Articles - EIOPA introduces new format for Financial Stability Report


 The European Insurance and Occupational Pensions Authority (EIOPA) has introduced its Financial Stability Report May 2014 in a new format. In addition to the regular analysis and assessment of risks, the publication now presents thematic articles aimed at deeper analysis of specific issues or broader policy discussions. Furthermore, the report uses some new analytical tools that are part of EIOPA’s ongoing work to develop new methodologies for financial stability assessment.

 While the current European economic outlook is rather positive, the key risks for the insurance companies and occupational pension funds remain: vulnerable macroeconomic climate, low yield environment and credit risks arising from the exposure to sovereigns and financial institutions. Heavily indebted private and public sectors; high unemployment and market fragmentation are the main sources of vulnerability. The prolonged low interest rate environment remains a key risk in many countries. It has a negative impact on the ability of insurers and pension funds to maintain long-term profitability and stable financial profiles. As a consequence of low interest rates insurers and pension funds are “searching for yields” and, therefore, allocate their resources in riskier assets.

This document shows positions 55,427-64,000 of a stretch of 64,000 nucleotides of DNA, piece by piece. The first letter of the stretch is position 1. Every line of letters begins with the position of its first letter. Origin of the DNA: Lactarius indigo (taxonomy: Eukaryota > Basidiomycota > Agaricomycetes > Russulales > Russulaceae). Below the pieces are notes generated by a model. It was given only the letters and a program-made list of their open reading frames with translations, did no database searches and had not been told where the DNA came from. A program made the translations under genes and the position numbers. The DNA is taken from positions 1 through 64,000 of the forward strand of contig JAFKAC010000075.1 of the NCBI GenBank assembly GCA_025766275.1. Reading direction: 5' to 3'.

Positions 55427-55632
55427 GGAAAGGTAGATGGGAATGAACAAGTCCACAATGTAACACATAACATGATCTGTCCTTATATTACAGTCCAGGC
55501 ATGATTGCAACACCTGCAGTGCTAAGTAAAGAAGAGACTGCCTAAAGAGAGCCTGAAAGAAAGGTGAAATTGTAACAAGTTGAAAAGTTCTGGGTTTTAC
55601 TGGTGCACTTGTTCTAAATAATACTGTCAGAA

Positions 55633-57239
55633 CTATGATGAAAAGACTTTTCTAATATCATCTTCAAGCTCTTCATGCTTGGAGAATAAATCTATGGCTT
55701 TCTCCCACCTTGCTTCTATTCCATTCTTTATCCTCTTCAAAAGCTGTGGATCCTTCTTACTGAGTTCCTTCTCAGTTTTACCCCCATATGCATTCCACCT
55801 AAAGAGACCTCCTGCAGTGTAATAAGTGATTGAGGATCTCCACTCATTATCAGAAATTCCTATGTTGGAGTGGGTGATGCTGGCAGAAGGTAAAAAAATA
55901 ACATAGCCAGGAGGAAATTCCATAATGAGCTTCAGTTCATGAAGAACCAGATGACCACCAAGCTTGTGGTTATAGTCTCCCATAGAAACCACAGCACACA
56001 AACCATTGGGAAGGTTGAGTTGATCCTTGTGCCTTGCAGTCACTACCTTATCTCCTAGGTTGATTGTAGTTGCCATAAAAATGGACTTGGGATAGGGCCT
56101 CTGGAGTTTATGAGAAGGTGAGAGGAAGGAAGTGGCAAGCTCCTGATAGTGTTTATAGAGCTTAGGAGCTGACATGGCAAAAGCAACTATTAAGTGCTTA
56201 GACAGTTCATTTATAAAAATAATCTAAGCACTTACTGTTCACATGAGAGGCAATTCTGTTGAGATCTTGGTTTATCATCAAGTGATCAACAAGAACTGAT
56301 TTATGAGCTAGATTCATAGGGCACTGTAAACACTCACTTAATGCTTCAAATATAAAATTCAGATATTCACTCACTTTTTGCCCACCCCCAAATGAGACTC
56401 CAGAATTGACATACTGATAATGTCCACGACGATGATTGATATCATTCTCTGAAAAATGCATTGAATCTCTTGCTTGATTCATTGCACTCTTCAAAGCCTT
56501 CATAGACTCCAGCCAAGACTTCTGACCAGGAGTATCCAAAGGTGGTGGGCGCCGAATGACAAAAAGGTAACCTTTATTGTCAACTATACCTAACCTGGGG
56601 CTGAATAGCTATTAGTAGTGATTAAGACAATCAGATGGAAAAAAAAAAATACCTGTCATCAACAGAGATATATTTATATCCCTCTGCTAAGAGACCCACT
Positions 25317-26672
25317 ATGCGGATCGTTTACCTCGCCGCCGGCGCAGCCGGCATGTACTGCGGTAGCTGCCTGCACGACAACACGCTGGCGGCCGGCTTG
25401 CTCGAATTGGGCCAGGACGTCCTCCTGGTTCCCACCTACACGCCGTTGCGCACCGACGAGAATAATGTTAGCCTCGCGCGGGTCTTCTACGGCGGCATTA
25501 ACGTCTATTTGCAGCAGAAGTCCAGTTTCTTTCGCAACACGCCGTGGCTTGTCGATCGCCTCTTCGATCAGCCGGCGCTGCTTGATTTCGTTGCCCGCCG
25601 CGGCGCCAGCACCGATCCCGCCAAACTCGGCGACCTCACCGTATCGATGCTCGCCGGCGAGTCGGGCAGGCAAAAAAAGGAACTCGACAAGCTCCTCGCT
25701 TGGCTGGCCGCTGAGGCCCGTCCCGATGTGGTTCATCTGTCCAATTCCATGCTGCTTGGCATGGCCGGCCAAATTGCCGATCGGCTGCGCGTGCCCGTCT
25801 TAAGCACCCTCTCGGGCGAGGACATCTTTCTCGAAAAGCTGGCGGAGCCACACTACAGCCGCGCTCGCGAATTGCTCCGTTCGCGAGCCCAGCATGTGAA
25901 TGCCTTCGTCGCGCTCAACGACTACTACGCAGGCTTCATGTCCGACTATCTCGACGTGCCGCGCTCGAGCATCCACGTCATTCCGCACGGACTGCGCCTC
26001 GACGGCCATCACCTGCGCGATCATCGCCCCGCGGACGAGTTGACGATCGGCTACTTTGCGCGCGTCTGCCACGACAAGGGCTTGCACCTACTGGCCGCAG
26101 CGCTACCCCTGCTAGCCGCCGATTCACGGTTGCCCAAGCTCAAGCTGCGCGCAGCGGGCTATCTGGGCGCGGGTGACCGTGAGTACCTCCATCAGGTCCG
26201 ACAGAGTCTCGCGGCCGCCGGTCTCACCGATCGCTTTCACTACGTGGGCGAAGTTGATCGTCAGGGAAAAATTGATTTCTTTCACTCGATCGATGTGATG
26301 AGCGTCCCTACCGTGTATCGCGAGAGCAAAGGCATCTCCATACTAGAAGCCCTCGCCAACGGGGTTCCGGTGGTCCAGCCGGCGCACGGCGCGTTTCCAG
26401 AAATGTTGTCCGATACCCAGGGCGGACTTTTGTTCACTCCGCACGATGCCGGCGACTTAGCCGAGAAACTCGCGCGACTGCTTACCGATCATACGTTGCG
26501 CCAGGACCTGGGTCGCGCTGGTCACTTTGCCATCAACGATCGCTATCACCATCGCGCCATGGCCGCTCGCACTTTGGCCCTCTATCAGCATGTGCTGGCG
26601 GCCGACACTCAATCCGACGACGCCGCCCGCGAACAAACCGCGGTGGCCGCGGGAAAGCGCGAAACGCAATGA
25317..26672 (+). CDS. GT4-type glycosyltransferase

Attracted by higher profit margins, insurers continued to expand their activities in China, South-East Asia, Latin America and some emerging European countries and, thus, to increase their exposure to political, legal and other risks on these markets.

 In the insurance sector EIOPA observes a subdued growth in premiums. According to EIOPA’s projection, this trend will continue until at least the end of 2015. As a result of low interest rates, life insurers are lowering guarantees and focusing on unit-linked products. In the medium-term it might be difficult for insurers to keep their profitability, which still remains relatively robust.

 Profitability of the global reinsurance sector is rather high. The demand from investors for catastrophe bonds continues its upward trend and reached its highest level ever.

 Low rates put a significant pressure on the profitability of the European occupational pensions sector. Structural budget deficits are forcing governments to shift responsibility for pensions from the state to individuals.

 The first thematic article of the Report analyses the relationship between written premiums’ growth in the insurance sector and key macroeconomic determinants on the bases of panel data covering 30 European countries. The second article addresses the issue of Global Systemically Important Insurers.

 Click here to access the Financial Stability Report May 2014

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